Greenspan's Testimony
Jude Wanniski
July 19, 1996

 

Memo To: John R. Wilke, WSJournal and Richard Stevenson, NYTimes
From: Jude Wanniski
Re: Greenspan testimony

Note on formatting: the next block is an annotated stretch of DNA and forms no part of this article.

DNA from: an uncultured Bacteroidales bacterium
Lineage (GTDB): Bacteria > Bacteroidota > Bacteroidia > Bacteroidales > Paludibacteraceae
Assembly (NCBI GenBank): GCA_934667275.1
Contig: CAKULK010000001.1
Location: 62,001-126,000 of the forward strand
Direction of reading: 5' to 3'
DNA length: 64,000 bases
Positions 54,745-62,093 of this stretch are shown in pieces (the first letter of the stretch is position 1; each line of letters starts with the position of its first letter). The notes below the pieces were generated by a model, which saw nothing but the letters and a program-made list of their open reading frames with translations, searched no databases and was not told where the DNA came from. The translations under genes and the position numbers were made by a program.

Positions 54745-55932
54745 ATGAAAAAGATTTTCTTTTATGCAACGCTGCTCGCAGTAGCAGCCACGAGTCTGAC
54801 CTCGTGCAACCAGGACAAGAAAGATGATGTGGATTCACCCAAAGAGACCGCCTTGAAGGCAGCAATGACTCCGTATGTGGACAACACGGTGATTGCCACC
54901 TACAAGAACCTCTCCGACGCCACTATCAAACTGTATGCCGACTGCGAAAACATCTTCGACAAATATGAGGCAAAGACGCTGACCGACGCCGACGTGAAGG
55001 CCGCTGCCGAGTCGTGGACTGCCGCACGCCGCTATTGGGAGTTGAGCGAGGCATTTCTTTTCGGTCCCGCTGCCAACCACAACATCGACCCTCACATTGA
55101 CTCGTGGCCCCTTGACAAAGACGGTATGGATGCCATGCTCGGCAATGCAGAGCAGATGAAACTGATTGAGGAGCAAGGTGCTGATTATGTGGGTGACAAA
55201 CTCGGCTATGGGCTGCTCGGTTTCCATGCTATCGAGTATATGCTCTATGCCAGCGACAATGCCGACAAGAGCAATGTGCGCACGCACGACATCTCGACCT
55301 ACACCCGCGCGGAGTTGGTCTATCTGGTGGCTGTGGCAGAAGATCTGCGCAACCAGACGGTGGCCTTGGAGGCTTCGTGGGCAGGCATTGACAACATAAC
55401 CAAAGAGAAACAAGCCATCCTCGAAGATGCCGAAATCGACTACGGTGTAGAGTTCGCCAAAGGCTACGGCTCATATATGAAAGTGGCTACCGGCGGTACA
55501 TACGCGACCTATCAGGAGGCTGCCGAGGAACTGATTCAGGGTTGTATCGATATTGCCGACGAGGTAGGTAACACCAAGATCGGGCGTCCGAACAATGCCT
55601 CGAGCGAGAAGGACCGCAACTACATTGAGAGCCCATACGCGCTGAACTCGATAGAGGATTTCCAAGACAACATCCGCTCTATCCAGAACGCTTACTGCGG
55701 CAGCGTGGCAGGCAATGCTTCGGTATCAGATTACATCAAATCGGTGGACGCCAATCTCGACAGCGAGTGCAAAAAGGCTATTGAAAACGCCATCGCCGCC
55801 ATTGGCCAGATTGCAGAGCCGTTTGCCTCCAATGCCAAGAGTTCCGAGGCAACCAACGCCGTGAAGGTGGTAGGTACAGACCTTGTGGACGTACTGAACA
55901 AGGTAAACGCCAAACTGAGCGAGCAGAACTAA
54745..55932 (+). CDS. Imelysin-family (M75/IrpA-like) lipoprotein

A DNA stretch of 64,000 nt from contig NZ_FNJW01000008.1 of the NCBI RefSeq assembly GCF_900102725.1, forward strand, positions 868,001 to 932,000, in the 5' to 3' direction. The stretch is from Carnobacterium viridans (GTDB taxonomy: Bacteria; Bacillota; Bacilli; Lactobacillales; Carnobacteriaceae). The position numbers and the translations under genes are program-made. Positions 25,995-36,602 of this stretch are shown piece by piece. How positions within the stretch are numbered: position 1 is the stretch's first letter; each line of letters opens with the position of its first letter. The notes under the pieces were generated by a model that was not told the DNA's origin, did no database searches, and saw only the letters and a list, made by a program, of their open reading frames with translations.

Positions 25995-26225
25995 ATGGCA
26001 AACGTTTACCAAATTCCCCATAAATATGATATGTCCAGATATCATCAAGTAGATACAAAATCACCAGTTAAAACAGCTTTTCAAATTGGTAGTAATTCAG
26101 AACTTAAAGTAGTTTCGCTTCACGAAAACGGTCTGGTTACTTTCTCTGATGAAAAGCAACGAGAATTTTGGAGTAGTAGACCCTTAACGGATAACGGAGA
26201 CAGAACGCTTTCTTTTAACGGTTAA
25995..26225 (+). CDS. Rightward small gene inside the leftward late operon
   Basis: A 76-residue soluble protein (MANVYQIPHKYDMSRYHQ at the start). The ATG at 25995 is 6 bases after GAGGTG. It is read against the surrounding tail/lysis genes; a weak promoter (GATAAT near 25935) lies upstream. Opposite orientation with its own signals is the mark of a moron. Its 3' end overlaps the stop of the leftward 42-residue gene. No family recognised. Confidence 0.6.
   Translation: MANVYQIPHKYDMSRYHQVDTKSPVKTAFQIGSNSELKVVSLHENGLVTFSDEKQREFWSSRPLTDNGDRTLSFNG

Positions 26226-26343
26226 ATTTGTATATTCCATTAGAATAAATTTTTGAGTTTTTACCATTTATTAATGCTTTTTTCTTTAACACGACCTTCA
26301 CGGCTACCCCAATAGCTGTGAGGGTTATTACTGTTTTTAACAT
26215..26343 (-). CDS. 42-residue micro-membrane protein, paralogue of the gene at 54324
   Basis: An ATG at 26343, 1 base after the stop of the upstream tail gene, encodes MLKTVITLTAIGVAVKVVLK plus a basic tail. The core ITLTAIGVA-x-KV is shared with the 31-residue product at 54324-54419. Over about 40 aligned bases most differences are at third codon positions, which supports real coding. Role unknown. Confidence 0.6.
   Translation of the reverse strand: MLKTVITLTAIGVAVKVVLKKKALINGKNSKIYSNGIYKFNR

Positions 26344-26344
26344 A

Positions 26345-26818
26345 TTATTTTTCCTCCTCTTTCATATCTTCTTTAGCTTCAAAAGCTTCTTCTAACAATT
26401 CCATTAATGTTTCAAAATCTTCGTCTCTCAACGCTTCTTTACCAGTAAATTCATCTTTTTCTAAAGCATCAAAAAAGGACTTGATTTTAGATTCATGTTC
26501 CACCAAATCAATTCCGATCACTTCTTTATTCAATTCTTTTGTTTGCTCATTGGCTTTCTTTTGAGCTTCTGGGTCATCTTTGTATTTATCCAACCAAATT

I note the Journal account of Greenspan's Humphrey Hawkins testimony before Senate Banking on Thursday emphasized a potential inflation problem: "Fed Sees Anti-Inflation Progress Easing," while the Times emphasized a potential deflation just ahead: "Greenspan Sees Robust Growth Slowing Down." Because Greenspan did lay out the case for both the inflation hawks at the Fed and the inflation doves, it is of course possible to stress one or the other in your stories. The fact that both stocks and bonds enjoyed major rallies as Greenspan delivered his report strongly suggests that the market agrees with the Times emphasis as I did in watching him on CNBC. The most important element of Greenspan's testimony was in his discussion of real wages. He clearly told the markets that although the employment pool is tightening and that there are upward pressures on wages, he will not worry about this as long as he sees accompanying productivity increases. (A point both of you covered in your accounts, I was happy to see.) I had hoped that Greenspan would mention the stability of the gold price as a good sign on this account, though he did at least note the flatness of commodity prices in general. If you have a chance to review his testimony with him in the weeks ahead, it would be worthwhile to the market in general and your readers in particular if you would explore this area with him. The rest of the financial press corps can report within a simple Phillips Curve model which Greenspan's testimony emphatically undermined but it is critical that the Journal and the Times understand and develop the subtlety of Greenspan's thinking on this matter. The whole world in one way or another depends upon the integrity of the dollar which means 6 billion people can benefit by your superior reporting.